Inverted relative to the sketchbook’s foliation, the subject is continued on folio 62 recto opposite (D05023; Turner Bequest LXXXI 121). Turner would appear, judging from his inscription, to have regarded this as a study directly related to his finished picture of The Deluge, of about 1805 (Tate N00493),1 but this is a radically different composition.
Another study using the motif of the submerged temple is Tate D08238 (Turner Bequest CXX X), where a single column and perhaps a lintel are indicated emerging from the floods. In a wash drawing made in preparation for an unpublished plate in the Liber Studiorum series (Tate D08178; Turner Bequest CXVIII X), the pediment of a submerged temple is visible in the distance. This does not appear in the mezzotint plate that Turner himself executed in the late 1810s (Tate impression, printed in 1898: A01155). Both drawing and plate are loosely based on the composition of the 1805 painting.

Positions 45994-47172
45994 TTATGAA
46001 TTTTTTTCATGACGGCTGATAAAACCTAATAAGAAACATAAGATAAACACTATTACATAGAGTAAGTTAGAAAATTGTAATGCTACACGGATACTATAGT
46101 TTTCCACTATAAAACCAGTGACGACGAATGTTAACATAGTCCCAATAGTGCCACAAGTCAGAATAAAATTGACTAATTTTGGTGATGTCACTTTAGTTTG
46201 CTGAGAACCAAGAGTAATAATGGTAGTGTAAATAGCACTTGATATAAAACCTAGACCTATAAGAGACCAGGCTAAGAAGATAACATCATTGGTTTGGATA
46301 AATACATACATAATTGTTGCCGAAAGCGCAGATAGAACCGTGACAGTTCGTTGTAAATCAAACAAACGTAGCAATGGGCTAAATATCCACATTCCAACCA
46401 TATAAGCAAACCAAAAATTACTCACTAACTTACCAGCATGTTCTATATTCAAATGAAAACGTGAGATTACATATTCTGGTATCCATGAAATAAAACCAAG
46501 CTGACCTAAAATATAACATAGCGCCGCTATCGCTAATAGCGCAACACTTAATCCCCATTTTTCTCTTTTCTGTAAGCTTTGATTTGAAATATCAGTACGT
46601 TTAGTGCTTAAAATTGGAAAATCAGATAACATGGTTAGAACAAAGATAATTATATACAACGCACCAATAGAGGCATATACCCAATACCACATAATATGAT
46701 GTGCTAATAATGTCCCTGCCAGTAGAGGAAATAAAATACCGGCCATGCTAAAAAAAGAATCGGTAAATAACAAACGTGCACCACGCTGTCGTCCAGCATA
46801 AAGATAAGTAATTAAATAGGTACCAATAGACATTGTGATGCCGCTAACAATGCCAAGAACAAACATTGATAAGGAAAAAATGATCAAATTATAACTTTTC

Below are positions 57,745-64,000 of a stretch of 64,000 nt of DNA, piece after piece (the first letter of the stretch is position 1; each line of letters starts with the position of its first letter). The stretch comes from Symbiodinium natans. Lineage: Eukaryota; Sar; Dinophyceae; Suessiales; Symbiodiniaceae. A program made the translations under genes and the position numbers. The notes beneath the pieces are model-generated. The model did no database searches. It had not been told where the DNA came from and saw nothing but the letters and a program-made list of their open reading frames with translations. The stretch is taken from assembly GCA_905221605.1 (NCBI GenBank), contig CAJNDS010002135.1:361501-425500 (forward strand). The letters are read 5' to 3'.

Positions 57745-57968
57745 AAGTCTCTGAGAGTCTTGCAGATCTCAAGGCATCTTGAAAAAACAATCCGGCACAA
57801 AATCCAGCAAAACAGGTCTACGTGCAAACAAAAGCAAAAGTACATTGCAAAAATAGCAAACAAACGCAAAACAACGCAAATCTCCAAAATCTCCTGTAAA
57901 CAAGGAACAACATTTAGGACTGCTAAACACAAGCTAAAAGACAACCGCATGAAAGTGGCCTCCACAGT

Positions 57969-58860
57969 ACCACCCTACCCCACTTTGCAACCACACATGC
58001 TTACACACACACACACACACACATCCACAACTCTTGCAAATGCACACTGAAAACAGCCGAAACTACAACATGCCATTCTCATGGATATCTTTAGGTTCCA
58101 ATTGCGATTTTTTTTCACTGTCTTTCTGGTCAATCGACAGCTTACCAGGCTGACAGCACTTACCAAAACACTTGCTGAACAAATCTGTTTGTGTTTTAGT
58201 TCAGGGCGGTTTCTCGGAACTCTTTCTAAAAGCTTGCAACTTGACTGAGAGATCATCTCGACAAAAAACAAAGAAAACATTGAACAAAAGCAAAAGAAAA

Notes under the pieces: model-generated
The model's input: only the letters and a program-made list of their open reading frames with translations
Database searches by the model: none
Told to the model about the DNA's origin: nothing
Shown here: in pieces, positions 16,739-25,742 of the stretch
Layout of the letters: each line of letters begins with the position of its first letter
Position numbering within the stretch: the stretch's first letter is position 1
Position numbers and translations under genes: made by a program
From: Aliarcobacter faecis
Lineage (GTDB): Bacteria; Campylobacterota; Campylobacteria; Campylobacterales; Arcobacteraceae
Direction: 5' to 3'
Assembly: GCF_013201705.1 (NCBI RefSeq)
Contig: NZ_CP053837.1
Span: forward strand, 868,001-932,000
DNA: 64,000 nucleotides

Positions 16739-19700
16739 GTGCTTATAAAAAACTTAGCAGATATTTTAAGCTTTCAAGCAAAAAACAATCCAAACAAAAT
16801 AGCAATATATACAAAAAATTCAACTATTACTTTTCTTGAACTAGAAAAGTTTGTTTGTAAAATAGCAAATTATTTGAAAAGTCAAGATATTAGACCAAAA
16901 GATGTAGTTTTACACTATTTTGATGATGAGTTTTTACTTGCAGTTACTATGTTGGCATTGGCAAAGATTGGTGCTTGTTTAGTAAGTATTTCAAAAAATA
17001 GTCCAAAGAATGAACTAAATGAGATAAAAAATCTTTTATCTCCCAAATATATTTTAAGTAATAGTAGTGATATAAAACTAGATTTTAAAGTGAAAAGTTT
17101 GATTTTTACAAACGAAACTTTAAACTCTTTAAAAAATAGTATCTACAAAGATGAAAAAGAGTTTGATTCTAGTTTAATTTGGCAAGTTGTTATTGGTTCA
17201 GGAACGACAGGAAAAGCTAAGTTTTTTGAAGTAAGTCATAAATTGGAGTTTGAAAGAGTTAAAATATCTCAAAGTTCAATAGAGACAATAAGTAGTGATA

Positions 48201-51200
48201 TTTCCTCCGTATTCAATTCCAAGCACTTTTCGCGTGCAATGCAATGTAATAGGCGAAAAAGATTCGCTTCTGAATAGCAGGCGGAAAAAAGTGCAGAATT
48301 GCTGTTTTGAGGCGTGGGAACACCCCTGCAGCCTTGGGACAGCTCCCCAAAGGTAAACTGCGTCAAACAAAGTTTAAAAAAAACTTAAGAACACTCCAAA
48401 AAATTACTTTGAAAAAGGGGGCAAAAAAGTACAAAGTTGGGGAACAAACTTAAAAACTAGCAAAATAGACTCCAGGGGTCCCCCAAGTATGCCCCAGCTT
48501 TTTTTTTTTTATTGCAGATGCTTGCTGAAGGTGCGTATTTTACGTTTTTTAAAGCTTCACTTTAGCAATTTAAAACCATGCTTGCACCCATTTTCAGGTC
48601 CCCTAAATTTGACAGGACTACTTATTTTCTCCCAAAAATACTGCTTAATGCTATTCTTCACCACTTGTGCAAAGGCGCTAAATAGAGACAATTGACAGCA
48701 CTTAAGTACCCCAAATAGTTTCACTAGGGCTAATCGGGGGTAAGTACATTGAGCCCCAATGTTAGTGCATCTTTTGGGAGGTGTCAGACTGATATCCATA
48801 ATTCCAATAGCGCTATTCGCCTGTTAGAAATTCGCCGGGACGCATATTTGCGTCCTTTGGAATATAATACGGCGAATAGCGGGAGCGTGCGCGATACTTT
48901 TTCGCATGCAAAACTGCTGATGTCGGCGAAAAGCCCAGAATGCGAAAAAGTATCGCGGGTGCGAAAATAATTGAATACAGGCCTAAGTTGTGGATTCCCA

Turner was drawn to the Deluge subject particularly after seeing the painting Winter: The Deluge, one of a set of four illustrating the Seasons by the French artist Nicolas Poussin (1594–1665) in the Louvre during his visit to Paris in 1802, on which he penned perceptive comments in the Studies in the Louvre sketchbook (Tate D04327–D04328; Turner Bequest LXXII 41a–42). Turner’s drawing may incorporate echoes of the very large painting by John Singleton Copley (1738–1815) of the Defeat of the Floating Batteries at Gibraltar, September 1782 (‘The Siege of Gibraltar’) (Guildhall Art Gallery, London), in which figures climbing the rigging of burning ships fill the left–hand side of the design, while others flounder in the sea below them. Copley’s picture was shown in London from 1792.2